Do you live on your own?
If you're a Canadian under the age of 30, you are just about as likely to be living at home as you are on your own. Well, until 4 months ago I would have fallen in with the living at home group. Sure, I was still attending University at 24, but if I'm being honest with myself I could have taken the leap and forged my own path in the world. For many years I certainly earned enough income to rent a shared apartment, but I never did. Was I too comfortable living at home or was I afraid of real world pressures and the chance of failing?
Looking back I made a calculated choice. I knew that living at home would allow me to continue on my path to self improvement without too many distractions getting in the way. No rent due at the end of the month? Might as well spend your money on a concert and have your senses blown. Short list of household chores? Leaves tons of time to surf the internet and read books.
Over the past 5 years I've dedicated my time to living my life to the fullest and learning as much as I could. This probably sounds like a convenient excuse to be a lazy bum, but I did not squander the gift I was given. Thanks parents! But now that I do live on my own I have come to discover that there are a whole different set of lessons that I did not learn while on my search. I'd say that what was lacking through the last 5 years was hard discipline. You know, I've always tried at important things like school, but I was never really tested in the same way. I feel like living alone in Ghana has pushed me to be stronger, and more patient.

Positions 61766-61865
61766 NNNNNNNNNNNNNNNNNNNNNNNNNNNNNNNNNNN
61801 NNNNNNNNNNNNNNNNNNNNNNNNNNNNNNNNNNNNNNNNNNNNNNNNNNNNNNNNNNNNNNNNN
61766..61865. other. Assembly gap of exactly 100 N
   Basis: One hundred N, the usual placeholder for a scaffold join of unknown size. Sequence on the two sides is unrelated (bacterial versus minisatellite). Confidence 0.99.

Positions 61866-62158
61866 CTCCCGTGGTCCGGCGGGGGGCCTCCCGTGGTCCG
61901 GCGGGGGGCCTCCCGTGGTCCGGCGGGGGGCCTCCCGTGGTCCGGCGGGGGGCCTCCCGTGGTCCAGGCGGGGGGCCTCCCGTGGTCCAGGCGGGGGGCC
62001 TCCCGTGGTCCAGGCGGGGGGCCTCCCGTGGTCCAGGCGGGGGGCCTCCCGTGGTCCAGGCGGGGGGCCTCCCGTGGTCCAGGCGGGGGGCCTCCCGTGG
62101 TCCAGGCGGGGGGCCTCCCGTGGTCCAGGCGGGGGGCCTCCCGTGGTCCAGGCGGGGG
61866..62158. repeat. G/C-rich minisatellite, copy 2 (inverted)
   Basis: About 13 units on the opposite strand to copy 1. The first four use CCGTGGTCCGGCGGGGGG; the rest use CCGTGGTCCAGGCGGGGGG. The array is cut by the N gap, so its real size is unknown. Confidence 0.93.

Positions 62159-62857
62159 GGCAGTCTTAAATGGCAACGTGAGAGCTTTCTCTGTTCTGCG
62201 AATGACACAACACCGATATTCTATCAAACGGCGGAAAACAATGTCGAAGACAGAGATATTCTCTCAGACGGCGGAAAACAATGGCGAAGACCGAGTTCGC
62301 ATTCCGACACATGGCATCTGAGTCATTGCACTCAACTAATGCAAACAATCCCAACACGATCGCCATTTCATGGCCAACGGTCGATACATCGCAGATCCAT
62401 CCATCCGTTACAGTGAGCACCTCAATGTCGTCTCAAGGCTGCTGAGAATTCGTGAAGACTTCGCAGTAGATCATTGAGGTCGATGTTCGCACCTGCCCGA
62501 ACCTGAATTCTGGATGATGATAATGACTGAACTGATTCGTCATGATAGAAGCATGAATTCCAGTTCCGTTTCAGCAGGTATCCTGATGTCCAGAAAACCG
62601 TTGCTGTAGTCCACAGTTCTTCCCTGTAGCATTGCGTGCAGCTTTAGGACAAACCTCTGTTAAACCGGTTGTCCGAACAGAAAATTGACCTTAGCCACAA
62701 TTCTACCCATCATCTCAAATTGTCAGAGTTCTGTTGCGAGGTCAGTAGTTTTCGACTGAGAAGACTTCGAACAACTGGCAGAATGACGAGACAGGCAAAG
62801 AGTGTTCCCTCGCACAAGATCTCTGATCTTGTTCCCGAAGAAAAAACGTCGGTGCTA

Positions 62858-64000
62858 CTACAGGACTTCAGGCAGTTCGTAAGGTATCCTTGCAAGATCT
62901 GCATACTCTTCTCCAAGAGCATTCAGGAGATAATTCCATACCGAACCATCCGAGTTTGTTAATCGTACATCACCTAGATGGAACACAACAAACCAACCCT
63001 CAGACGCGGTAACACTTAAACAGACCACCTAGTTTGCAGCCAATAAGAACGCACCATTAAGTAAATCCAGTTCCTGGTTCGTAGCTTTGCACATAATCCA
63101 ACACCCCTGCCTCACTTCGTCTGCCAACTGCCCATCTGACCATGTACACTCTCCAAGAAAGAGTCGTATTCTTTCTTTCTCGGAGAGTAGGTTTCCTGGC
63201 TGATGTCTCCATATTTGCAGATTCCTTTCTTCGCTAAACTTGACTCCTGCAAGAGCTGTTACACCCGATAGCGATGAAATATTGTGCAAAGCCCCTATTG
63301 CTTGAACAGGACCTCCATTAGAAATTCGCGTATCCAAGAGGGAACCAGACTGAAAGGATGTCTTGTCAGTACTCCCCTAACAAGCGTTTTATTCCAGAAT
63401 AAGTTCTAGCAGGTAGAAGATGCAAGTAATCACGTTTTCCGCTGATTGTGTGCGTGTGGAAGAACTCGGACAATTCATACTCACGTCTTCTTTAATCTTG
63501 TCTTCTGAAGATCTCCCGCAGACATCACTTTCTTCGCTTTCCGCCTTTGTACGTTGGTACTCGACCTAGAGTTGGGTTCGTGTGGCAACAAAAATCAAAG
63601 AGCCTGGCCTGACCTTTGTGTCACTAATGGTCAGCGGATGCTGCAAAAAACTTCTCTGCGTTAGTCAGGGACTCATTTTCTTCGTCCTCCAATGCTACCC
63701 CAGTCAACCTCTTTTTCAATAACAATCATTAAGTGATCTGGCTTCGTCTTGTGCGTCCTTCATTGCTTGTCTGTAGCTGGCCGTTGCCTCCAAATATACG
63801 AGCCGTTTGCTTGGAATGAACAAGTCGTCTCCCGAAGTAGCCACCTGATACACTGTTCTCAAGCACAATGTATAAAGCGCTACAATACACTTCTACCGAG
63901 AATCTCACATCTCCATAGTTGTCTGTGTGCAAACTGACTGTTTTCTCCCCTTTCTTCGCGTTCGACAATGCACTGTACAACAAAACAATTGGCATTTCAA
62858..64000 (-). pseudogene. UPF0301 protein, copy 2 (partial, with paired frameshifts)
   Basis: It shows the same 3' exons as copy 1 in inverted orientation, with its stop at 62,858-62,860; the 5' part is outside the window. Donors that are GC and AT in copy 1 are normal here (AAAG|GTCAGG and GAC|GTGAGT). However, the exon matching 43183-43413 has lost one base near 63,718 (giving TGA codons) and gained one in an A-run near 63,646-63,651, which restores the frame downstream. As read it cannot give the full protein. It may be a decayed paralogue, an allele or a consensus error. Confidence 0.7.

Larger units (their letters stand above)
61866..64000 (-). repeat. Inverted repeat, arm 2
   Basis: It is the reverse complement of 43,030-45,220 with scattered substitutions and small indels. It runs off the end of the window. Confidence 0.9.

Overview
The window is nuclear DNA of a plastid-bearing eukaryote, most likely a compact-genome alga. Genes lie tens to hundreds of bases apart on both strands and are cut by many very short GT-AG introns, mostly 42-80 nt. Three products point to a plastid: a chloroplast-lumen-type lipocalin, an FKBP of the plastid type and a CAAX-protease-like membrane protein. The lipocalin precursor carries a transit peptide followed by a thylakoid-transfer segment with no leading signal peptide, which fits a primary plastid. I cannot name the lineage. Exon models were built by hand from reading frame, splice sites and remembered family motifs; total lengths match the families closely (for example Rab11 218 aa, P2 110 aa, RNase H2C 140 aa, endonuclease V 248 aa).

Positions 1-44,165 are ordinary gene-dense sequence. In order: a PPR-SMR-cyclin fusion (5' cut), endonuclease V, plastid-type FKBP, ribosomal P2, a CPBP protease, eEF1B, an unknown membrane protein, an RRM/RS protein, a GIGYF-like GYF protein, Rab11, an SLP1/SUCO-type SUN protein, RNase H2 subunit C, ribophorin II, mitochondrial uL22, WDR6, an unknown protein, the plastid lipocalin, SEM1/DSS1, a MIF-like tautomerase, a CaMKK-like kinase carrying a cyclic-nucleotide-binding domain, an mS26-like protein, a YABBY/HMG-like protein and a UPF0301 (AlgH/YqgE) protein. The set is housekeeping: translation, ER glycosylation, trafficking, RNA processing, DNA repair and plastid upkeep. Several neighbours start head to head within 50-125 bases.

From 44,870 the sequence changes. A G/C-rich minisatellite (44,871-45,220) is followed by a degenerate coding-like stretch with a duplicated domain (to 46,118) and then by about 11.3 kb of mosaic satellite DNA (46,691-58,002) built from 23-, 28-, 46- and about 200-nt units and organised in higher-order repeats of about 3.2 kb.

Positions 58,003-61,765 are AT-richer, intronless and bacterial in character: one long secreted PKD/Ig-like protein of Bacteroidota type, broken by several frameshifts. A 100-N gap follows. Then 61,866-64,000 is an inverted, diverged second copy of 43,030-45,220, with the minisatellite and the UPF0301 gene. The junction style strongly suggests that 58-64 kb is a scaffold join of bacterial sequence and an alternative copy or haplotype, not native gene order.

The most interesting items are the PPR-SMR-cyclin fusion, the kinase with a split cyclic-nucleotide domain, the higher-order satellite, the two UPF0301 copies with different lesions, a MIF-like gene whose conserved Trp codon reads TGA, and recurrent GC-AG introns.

First, living on your own requires full responsibility for your actions. There's no one to clean up after your messes, or to buy your groceries....just you. It forces you to take time out of your preferred schedule and do things that you don't necessarily want to do. Now, we all learn to do this to a degree as we grow up when we do homework and mow the lawn, but there's a lot more to take care of when your out on your own. Another lesson I'm learning is how to cope with loneliness. I normally enjoy my space and down time, but here the choice is taken away. I can't go upstairs to see my family, their on the other side of the planet. I can't always see friends because their busy doing grown up things too. Basically as your life falls into a steady routine there becomes a set time for things, a routine that doesn't follow your every whim and desire.
But here's what I have taken from being away from home. Learning to live with yourself is good. Responsibility grows character in the form of patience, will power and reflexibility/acceptance of unwelcome realities. There's a kind of mental exercise that occurs when you take on a larger burden of responsibility, and you become stronger for it.